The Seychelles Child Development Study (SCDS) is testing the hypothesis that prenatal exposure to low doses of MeHg from maternal consumption of fish is associated with the child's developmental outcomes. No deleterious relationships between exposure to MeHg and cognitive functions have been identified in the primary analysis of the main cohort through 66 months of age. We performed secondary analyses to determine if effect modification (EM) from social and environmental factors was affecting associations between MeHg and outcomes. Methods: MeHg exposure was determined by analysis of maternal hair growing during pregnancy. Children in our Main Study cohort were evaluated at 6.5 months (N = 740) for visual recognition memory and visual attention using the Fagan Infantest, at 19 months (N = 738) and 29 months (N=736) with the Bayley Scales of Infant Development (BSID). Interactions between MeHg and Caregiver Intelligence, Family Income and Home Environment were examined by multiple regression analysis. Results: The median prenatal MeHg exposure was 5.9 ppm (Range 0.5 - 26.7 ppm). No EM occurred for preferential looking or visual attention at 6.5 months, for the BSID Psychomotor Scale at either 19 or 29 months, or for activity level at 29 months as measured by the BSID Infant Behavior Record. Interactions between MeHg level and both caregiver intelligence and family income were statistically significant for the BSID Mental Scale at 19 months but not at 29 months. These showed enhancement of MDI scores with increasing maternal MeHg in higher caregiver IQ groups at several levels of family income. Conclusions: In Seychellois children, consistent major EM by social or environmental factors were not identified. The small EM by caregiver intelligence and social factors at 19 months is consistent with the enhanced performance we reported when this cohort was examined at 66 months.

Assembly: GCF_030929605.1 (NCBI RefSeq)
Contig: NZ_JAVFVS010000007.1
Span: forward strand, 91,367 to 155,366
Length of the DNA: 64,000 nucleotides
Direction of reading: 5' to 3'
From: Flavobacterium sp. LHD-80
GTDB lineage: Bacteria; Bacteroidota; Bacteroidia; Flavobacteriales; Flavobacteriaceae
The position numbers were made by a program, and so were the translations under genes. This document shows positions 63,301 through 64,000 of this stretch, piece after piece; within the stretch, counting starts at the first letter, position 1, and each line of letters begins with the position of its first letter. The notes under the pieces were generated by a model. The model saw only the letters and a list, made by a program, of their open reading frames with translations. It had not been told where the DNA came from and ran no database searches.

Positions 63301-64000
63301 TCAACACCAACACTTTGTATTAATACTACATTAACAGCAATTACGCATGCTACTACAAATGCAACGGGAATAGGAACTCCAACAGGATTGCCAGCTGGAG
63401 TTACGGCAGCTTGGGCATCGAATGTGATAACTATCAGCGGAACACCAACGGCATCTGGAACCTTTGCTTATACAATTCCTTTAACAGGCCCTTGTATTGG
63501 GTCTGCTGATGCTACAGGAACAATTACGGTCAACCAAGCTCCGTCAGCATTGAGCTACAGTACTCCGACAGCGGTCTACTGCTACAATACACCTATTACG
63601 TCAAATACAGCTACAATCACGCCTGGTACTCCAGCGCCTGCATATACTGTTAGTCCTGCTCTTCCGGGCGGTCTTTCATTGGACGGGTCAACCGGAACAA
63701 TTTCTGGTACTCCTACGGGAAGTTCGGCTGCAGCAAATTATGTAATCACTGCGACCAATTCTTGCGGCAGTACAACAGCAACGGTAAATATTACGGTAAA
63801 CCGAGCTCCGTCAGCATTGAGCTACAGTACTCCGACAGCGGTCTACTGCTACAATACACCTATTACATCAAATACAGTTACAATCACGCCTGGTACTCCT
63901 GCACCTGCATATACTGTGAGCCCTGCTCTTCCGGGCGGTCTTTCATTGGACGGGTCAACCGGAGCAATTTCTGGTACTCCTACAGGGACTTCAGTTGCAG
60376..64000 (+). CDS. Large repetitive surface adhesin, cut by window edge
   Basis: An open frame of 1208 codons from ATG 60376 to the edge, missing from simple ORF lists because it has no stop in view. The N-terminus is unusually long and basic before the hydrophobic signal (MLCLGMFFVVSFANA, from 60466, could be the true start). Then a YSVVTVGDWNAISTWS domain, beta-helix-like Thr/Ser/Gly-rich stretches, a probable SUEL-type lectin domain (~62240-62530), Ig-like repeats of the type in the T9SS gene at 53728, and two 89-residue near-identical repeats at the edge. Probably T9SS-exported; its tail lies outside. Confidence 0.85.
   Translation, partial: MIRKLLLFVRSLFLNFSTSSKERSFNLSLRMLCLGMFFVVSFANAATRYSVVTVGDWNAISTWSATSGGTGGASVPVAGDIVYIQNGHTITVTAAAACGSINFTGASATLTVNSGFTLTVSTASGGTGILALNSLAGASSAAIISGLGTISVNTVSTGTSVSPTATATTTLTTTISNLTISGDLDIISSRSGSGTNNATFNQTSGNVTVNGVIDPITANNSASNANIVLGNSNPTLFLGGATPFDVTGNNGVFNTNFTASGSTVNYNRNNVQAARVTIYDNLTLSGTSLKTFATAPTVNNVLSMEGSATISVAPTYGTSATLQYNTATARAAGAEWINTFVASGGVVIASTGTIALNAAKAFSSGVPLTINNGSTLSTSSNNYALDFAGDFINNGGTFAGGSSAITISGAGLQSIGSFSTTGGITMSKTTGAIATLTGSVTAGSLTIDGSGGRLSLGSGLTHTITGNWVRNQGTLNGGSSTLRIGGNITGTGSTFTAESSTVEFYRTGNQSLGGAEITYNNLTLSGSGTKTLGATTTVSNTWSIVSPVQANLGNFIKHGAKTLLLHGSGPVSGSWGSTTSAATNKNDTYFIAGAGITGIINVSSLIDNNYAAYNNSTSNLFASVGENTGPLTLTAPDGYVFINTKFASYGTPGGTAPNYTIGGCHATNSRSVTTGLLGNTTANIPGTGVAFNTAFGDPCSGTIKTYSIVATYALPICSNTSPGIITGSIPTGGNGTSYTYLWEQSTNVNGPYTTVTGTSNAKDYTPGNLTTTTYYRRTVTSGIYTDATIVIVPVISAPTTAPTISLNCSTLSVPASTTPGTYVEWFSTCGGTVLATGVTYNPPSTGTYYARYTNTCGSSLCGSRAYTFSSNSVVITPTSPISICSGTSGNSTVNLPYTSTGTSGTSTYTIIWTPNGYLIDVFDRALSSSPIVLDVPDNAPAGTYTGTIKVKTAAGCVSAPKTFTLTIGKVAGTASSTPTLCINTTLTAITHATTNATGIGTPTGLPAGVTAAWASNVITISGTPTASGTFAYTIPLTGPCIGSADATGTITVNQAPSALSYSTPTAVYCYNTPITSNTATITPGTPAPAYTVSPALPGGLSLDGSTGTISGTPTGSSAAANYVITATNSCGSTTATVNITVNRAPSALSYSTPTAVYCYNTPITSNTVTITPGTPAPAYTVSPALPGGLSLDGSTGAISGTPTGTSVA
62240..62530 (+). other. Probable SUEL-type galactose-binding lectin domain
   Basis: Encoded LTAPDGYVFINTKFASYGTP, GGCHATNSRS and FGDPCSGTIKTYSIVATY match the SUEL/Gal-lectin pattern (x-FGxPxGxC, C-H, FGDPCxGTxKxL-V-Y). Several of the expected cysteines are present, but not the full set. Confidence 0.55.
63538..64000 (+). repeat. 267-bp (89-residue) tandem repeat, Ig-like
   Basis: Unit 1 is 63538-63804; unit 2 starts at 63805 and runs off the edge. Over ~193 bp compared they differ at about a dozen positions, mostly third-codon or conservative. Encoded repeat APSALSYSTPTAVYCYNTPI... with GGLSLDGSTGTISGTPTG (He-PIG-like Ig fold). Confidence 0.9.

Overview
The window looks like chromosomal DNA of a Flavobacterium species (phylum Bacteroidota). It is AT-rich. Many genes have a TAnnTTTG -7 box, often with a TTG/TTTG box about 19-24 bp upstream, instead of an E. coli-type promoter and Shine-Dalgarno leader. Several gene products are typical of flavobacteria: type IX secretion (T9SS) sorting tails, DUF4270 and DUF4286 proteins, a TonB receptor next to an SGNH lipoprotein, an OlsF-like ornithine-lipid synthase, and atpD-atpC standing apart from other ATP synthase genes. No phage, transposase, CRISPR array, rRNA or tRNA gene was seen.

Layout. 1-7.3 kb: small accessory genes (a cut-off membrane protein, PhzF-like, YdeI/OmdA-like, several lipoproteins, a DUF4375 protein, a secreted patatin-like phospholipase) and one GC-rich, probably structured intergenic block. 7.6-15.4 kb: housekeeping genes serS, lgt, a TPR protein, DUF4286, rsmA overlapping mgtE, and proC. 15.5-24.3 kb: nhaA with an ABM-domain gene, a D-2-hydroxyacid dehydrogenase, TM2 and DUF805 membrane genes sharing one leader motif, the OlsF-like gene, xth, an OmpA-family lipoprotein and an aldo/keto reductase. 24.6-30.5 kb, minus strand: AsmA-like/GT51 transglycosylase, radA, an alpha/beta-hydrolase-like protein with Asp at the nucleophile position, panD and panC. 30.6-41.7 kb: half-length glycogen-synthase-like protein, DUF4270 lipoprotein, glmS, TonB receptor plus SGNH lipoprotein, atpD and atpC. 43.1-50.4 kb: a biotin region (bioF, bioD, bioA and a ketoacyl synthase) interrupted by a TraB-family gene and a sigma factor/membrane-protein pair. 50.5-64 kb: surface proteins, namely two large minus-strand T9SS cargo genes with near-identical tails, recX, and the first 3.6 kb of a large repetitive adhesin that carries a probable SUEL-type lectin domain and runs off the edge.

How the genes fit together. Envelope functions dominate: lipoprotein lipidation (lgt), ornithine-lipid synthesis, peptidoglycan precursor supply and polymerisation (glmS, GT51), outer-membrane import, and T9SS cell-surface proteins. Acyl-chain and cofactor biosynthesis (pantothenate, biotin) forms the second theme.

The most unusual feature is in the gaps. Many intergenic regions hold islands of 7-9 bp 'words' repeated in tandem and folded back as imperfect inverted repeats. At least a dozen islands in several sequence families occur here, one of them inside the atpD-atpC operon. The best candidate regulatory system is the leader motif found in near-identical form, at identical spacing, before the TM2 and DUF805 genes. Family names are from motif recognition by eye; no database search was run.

|Original language||English (US)|
|Number of pages||10|
|State||Published - 1999|
- Developmental Neurotoxicity
- Effect Modification
- Social and Environmental Factors
ASJC Scopus subject areas